New answers tagged

2

I don't know, I think we kind of need it because we do, from time to time, get questions were that is a valid close reason. I suppose if you were to remove the close reason, what would you replace it with? Question is too narrow feels like a bad reason. Because a lot of questions and answered here are very very specific to particular problems, with no ...


2

The very first comment the OP got was to ascertain if it was a company specific policy problem and therefore unsolvable. More comments to elicit more info and then someone posted an answer based on that by which time it already had 4 close votes. It has since been closed and reopened thanks to you, and has gone from -3 to a positive score.


-2

This subject makes for a very revealing page. The way some people responded in answers and comments, or just the number of votes some answers got puzzled me, but this explains everything. If this was the first page newcomers would see, this place might look entirely different. People, you are all totally lovable good people and there is something you should ...


6

Upvotes are for good and useful posts. Downvotes are for posts that aren't useful or answers that aren't correct. The exact threshold for either is up to the individual to decide. You could choose to upvote often and downvote rarely, vice versa, do both often or do both rarely. But don't upvote useless or incorrect posts simply to be more welcoming, because ...


2

I get where you're coming from. Casting close votes require 3000 reputation, down-voting requires 125. It's very possible that some users of the site are fundamentally using the easiest available tool to do what they can to help "moderate" content. I would also like to point out that in terms of reputation, up-votes are worth 5 times more than down-...


0

Most times I see the word naive there is an implied restriction on the context. Person A: "I think interviews are a waste of time" Person B: "You're naive" Person B is not saying that Person A is naive in every circumstance. The implied statement is "You're naive to think that". Which simply means they lack some bit of ...


5

My own "rules" that apply only to me. If it's a new user, I'll offer helpful comments and edits when possible, and offer advice when I can. If given the choice between a down-vote and an edit, I'll take the time to edit. I do not down-vote based on what I think of the subject matter of the question, esp controversial questions. If it's an answer, ...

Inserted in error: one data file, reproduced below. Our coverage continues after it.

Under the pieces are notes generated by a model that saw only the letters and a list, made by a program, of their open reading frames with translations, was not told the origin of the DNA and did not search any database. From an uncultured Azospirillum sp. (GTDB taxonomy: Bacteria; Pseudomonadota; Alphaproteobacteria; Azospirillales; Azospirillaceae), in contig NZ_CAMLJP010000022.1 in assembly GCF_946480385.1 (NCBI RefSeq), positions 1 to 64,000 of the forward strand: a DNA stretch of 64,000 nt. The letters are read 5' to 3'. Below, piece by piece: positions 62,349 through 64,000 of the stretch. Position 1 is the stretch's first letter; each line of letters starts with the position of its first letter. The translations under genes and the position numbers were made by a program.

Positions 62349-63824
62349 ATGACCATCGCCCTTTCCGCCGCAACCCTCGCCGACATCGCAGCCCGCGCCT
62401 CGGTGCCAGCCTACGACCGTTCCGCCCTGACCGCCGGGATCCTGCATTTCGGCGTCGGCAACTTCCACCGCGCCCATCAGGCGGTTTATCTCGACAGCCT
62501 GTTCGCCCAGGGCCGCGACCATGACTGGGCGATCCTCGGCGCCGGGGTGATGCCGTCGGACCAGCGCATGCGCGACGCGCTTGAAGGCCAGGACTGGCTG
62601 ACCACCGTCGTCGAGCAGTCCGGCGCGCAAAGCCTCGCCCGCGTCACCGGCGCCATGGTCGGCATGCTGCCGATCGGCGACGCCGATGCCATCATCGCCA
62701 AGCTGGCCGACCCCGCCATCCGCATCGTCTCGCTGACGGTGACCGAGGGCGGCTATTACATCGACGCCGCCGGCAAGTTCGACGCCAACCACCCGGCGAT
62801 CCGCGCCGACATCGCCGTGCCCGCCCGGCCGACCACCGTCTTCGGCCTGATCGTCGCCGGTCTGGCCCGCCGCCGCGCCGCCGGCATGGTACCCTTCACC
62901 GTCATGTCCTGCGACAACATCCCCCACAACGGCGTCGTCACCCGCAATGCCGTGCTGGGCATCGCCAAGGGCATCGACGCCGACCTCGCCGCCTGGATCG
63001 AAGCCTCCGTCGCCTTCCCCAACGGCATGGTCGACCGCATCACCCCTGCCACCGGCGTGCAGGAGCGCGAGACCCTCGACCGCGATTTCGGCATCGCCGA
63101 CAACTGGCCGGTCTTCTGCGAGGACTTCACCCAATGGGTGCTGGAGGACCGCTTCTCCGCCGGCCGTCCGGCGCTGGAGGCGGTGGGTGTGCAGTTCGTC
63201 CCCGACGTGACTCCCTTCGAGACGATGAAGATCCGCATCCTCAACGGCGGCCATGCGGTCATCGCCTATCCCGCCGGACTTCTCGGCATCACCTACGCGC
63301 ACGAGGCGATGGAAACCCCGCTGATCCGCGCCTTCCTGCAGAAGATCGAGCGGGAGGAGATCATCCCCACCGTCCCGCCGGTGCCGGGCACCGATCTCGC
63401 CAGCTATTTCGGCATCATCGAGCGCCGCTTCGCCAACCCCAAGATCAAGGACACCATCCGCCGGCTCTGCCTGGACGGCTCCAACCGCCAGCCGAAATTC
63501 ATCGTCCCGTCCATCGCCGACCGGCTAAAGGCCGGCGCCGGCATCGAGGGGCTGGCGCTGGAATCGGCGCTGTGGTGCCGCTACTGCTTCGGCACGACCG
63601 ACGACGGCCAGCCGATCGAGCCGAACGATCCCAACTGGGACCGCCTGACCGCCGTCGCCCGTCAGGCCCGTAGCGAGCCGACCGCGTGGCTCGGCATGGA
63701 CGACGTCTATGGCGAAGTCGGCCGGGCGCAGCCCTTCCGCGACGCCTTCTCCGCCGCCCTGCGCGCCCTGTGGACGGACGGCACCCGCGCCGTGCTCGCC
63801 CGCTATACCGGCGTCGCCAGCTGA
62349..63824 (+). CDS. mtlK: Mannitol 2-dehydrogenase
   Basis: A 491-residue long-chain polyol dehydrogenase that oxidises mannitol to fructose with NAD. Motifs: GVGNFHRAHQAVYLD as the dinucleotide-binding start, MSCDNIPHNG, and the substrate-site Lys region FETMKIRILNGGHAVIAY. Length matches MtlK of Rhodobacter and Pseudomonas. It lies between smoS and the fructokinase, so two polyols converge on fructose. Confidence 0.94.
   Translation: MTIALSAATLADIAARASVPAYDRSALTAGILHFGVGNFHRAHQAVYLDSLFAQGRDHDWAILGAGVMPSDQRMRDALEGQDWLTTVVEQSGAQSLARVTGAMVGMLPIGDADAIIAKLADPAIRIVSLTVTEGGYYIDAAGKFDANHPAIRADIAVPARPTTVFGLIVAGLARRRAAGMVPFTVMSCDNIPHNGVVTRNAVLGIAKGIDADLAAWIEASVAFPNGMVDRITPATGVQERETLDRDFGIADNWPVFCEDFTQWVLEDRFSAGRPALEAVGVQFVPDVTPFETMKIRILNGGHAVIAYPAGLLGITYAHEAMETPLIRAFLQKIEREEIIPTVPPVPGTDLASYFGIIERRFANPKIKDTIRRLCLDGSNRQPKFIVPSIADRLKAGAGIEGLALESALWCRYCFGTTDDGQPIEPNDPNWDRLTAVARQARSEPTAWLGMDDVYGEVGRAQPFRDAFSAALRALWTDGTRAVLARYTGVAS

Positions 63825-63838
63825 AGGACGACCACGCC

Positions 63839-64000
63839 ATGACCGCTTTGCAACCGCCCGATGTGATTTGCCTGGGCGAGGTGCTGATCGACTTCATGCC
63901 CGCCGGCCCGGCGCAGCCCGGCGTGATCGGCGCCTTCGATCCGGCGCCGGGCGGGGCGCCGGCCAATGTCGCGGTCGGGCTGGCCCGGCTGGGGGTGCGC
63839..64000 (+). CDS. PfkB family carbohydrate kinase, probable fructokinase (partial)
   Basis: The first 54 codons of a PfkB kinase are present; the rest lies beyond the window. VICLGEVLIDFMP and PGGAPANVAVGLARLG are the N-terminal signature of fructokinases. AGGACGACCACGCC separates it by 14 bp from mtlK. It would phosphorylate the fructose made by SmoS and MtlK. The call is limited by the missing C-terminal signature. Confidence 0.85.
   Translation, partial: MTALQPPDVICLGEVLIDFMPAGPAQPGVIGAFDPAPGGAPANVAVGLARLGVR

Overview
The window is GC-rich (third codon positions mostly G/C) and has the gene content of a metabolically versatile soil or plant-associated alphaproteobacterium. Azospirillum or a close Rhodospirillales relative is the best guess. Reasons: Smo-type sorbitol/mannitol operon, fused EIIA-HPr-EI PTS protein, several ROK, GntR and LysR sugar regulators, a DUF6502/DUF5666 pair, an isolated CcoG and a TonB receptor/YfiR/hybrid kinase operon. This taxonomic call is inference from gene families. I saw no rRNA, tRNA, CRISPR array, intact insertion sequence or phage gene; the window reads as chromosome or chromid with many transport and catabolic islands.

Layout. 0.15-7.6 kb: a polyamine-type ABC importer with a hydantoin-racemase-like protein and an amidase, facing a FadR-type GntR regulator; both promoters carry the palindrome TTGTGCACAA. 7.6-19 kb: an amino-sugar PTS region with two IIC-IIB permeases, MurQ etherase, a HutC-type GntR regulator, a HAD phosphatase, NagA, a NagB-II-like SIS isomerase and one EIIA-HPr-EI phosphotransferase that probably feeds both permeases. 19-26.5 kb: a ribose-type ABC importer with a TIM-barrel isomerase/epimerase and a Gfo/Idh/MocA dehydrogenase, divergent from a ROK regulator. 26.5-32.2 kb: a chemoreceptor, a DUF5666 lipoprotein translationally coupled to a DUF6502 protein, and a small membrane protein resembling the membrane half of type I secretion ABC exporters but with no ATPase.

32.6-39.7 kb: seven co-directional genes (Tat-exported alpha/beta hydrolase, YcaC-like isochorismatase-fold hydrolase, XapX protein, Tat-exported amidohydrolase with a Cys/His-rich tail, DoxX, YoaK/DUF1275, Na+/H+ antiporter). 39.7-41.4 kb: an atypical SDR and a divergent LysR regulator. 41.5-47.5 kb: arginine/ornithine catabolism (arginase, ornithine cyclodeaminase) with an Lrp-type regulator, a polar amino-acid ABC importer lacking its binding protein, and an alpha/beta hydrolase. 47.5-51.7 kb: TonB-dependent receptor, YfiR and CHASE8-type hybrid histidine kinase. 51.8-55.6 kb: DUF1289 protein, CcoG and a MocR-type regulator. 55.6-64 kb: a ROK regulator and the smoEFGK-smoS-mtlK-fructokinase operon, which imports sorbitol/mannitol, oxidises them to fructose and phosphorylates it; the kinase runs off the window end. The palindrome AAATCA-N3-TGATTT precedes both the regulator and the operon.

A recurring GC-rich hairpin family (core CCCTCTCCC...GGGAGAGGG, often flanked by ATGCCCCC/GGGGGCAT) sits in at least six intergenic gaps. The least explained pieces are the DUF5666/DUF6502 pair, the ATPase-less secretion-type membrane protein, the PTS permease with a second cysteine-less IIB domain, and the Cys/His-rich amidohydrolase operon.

3

The text you quote is fairly clear to me: "Focus on the content, not the person". Any statement that amounts to "You are X" when X is a negative quality is rarely going to be a good thing to say here. But if you say something like "Doing this would make you X" or "It would be X to proceed without..." instead focuses on ...


3

I'll try to upvote more often, I already downvote very sparringly. And yes, I agree with the fact to be more lenient comparing a 101 rep vs 10k rep, and I think that's totally normal and even professional. Why that ? Because upvoting with only the content is basically treating a junior staff as if he's a senior staff, which would not pass at work, so there ...


0

By far the most prominent weakness of TWP is the way moderators respond to the vote systems. You and I may be intelligent people, but the average of us is not as intelligent as either one of us and that effect gets stronger with a growing population. Deleting answers based on votes is therefore per definition downright stupid. No more, no less, no judgement, ...


3

Calling someone 'naive' would likely be misconstrued as insulting. This answer to May I use “naive” to mean “inexperienced”? on the English Language Learners stack explains: Naive (adjective) or naivety (noun) carry more a sense of attitude than of experience. If you are naive, you tend to: believe everything you are told believe that people are good be ...


3